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Why Fantasy Football Players Should Have Faith in New-Look Dolphins

Bryan Armetta takes a look at the Dolphins’ offense, explaining why Week 2’s historic outburst may be the first of many.

Bryan Armetta takes a look at the Dolphins' offense, explaining why Week 2's historic outburst may be the first of many.

In the NFL, it’s a dangerous thing to count out any player or team. An offseason of training and scheming can turn any scrub into a Pro Bowler, any cellar-dweller into a champion (ok, maybe not the Bears). The same is true in fantasy; preconceived notions of who is “good” and who is “bad” can leave us surprised when players break out or regress. 

A few confessions about the 2022 Dolphins: Tua Tagovailoa is legit. Tyreek Hill is a star without Patrick Mahomes. Jaylen Waddle is still a threat. Mike McDaniel isn’t a Kyle Shannahan copycat. Miami’s offense is legit, and Sunday’s epic 42-38 win over the Ravens could represent their coronation as one of the NFL’s most dangerous units.

Want more fantasy football takeaways from Week 2? Check out Dr. Roto’s Prescription Notes, the absolute best weekly fantasy football recap available!

It’s Tua Time!

Part of the hesitancy to buy into the Dolphins, despite the high-profile additions of Hill and offensive tackle Terron Armstead, was how mediocre they’ve been in the past. The franchise hasn’t had a top ten finish in total points since 2001. Offense has simply been non-existent in South Beach since the days of Dan Marino. Last year’s Dolphins were certainly no exception: Miami was 22nd in scoring, with just two game finishes of over 30 points. 

One of the biggest critiques of the Dolphins, their lack of a consistent passing game, is now one of their greatest strengths. Tua Tagovailoa, former top prospect out of Alabama, had gone from hero to zero during two disappointing, injury-plagued seasons to start his career. 2022 was (and still is) a make-or-break year to determine if he can be a future NFL starter. It’s safe to say that any concerns have been eased after Sunday’s performance. 

Tagovailoa threw for 469 yards to go along with six touchdowns and two interceptions, leading the ‘Fins to a 21-point comeback victory in the fourth quarter. More impressive than anything this season has been Tua’s willingness to air it out. Having earned a reputation as a “dink and dunker,” the lefty has become a bonafide gunslinger in year three, going from 23rd in average yards per pass attempt to third in just one season. That kind of jump puts the Dolphins’ signal caller in elite company, right behind Josh Allen and just above Patrick Mahomes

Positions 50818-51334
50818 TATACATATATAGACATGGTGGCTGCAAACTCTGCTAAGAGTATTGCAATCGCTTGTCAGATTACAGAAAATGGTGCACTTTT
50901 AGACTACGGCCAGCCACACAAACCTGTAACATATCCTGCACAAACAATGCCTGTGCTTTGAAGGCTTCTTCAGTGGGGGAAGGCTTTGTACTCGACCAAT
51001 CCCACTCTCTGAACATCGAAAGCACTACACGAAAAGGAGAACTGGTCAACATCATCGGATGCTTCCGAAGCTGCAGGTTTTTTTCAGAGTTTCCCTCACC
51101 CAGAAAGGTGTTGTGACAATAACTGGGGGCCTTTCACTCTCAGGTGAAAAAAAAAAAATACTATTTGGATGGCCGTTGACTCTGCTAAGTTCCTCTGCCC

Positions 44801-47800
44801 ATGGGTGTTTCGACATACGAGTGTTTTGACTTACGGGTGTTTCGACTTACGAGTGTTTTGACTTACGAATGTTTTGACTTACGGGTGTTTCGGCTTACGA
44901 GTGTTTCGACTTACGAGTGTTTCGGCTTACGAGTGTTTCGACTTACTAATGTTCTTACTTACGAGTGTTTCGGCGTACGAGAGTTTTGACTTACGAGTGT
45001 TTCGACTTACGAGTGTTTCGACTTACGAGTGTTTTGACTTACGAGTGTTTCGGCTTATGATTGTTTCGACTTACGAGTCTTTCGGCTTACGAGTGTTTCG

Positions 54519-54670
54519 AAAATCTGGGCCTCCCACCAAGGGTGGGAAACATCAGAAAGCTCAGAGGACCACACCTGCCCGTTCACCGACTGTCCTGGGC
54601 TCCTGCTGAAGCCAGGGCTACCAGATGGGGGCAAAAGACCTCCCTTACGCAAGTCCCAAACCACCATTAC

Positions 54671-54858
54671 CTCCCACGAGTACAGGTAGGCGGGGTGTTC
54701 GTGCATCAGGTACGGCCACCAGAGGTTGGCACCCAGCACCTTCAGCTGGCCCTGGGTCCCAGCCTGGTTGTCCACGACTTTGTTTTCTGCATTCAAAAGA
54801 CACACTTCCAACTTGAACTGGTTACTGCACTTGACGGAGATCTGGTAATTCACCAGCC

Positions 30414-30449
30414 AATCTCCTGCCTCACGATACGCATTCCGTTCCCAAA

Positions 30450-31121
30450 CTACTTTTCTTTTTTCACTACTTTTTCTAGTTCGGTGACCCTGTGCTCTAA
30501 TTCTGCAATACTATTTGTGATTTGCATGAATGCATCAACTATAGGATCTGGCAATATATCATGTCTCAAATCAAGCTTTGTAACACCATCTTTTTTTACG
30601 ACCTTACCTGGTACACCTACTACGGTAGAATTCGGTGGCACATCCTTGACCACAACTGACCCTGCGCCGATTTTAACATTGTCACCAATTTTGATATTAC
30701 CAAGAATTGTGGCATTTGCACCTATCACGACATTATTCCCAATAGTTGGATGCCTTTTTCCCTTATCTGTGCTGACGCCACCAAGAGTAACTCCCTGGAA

Is the new Tua here to stay? Expecting an all-time great passing season is generous, but the talent that once made headlines in college has finally shown at the professional level. Fantasy managers should feel confident enough to start Tua on a weekly basis, especially since the Dolphins don’t seem very committed to the run game (fifth fewest rushing attempts). With two dangerous weapons to throw to and a coach that puts his players in a position to succeed, the sky is the limit.

The McDaniel Method

An essential part of what makes Mike McDaniel one of football’s greatest offensive minds is quite simple: speed. Deebo Samuel‘s 365 rushing yards last season are a prime example of how offensive weapons are utilized in the McDaniel scheme. As 49ers offensive coordinator, McDaniel prioritized getting a strong horizontal push from the offensive line to make sure playmakers were getting the ball in open space. Whether it’s via an outside zone run or a West Coast-style slant, elite quickness to get to the edge of the field is paramount.

Luckily for McDaniel, there may be no faster team in football than Miami, and it starts on the outside. The dynamic duo of Hill and Waddle was on full display Sunday, with each putting up a 40-point performance in PPR leagues. Still, that number doesn’t do the pair justice; the two became the first pair of teammates to each record over 170 receiving yards and two touchdowns in the same game. To put it plainly, this is a once-in-a-generation duo as far as athleticism is concerned. With the kind of speed at wide receiver only seen in Madden, it’s also no wonder Tua has had so much success throwing the ball deep. While Hill and Waddle won’t both enjoy the massive amount of targets they each had last season, there’s enough touchdown upside for both of them to feast on a weekly basis. 

As for the rushing game, what was once seen as Chase Edmonds‘ backfield now appears to be a committee after Raheem Mostert garnered 11 carries and three catches for 79 total yards. Should you count out Edmonds already? No, if only for Mostert’s injury history alone. It is strange that the front office rewarded Chase with a two-year, $12-million deal not to give him the full-time job, but McDaniel spent years as San Francisco’s running game coordinator. If anyone can get the best out of Mostert, it’s him. Having Edmonds occupy a similar role to the one he had in Arizona could work on this high-powered offense, but this is still a committee in flux. 

While analysts like myself spent an entire summer worrying about target share and game script, it should have been apparent that the Miami offense was poised for a breakout. Will there be stumbles along the way? Probably. For all his knowledge, McDaniel is still a rookie head coach in the same division as the Super Bowl favorite Buffalo Bills. Defenses will adjust, and gameplans to neutralize Hill and Waddle will become more advanced with more tape. That doesn’t mean the ‘Fins should be doubted, especially with a much easier midseason schedule. It’s a new dawn in the Sunshine State, and these Dolphins are making a splash.